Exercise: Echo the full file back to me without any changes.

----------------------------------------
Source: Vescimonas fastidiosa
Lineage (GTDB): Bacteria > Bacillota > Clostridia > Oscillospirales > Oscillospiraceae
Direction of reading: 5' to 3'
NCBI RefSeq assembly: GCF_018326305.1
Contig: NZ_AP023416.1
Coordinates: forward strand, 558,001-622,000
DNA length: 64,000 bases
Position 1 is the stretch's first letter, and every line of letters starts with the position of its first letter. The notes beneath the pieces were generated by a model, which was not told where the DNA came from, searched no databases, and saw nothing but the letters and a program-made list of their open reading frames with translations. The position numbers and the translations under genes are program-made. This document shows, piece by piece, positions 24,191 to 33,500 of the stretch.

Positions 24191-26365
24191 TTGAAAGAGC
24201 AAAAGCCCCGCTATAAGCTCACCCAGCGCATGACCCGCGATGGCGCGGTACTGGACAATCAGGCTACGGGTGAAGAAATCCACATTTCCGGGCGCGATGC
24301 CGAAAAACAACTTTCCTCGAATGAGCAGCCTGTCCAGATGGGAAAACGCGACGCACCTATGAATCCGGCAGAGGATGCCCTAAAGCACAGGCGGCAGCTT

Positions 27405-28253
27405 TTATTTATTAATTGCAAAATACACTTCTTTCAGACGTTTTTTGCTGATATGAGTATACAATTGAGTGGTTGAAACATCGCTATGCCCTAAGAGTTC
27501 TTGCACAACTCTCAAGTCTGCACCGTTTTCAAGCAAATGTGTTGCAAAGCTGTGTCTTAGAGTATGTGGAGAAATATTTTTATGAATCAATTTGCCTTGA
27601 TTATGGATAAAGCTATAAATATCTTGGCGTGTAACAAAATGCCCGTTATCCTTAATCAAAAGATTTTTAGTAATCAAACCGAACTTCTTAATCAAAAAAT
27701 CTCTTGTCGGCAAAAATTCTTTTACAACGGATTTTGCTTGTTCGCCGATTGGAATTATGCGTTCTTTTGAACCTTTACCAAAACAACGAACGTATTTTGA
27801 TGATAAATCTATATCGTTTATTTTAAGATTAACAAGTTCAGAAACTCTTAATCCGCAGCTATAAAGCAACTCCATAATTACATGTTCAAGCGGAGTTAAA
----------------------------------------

Source: Vescimonas fastidiosa
Lineage (GTDB): Bacteria > Bacillota > Clostridia > Oscillospirales > Oscillospiraceae
Direction of reading: 5' to 3'
NCBI RefSeq assembly: GCF_018326305.1
Contig: NZ_AP023416.1
Coordinates: forward strand, 558,001-622,000
DNA length: 64,000 bases
Position 1 is the stretch's first letter, and every line of letters starts with the position of its first letter. The notes beneath the pieces were generated by a model, which was not told where the DNA came from, searched no databases, and saw nothing but the letters and a program-made list of their open reading frames with translations. The position numbers and the translations under genes are program-made. This document shows, piece by piece, positions 24,191 to 33,500 of the stretch.

Positions 24191-26365
24191 TTGAAAGAGC
24201 AAAAGCCCCGCTATAAGCTCACCCAGCGCATGACCCGCGATGGCGCGGTACTGGACAATCAGGCTACGGGTGAAGAAATCCACATTTCCGGGCGCGATGC
24301 CGAAAAACAACTTTCCTCGAATGAGCAGCCTGTCCAGATGGGAAAACGCGACGCACCTATGAATCCGGCAGAGGATGCCCTAAAGCACAGGCGGCAGCTT

Positions 27405-28253
27405 TTATTTATTAATTGCAAAATACACTTCTTTCAGACGTTTTTTGCTGATATGAGTATACAATTGAGTGGTTGAAACATCGCTATGCCCTAAGAGTTC
27501 TTGCACAACTCTCAAGTCTGCACCGTTTTCAAGCAAATGTGTTGCAAAGCTGTGTCTTAGAGTATGTGGAGAAATATTTTTATGAATCAATTTGCCTTGA
27601 TTATGGATAAAGCTATAAATATCTTGGCGTGTAACAAAATGCCCGTTATCCTTAATCAAAAGATTTTTAGTAATCAAACCGAACTTCTTAATCAAAAAAT
27701 CTCTTGTCGGCAAAAATTCTTTTACAACGGATTTTGCTTGTTCGCCGATTGGAATTATGCGTTCTTTTGAACCTTTACCAAAACAACGAACGTATTTTGA
27801 TGATAAATCTATATCGTTTATTTTAAGATTAACAAGTTCAGAAACTCTTAATCCGCAGCTATAAAGCAACTCCATAATTACATGTTCAAGCGGAGTTAAA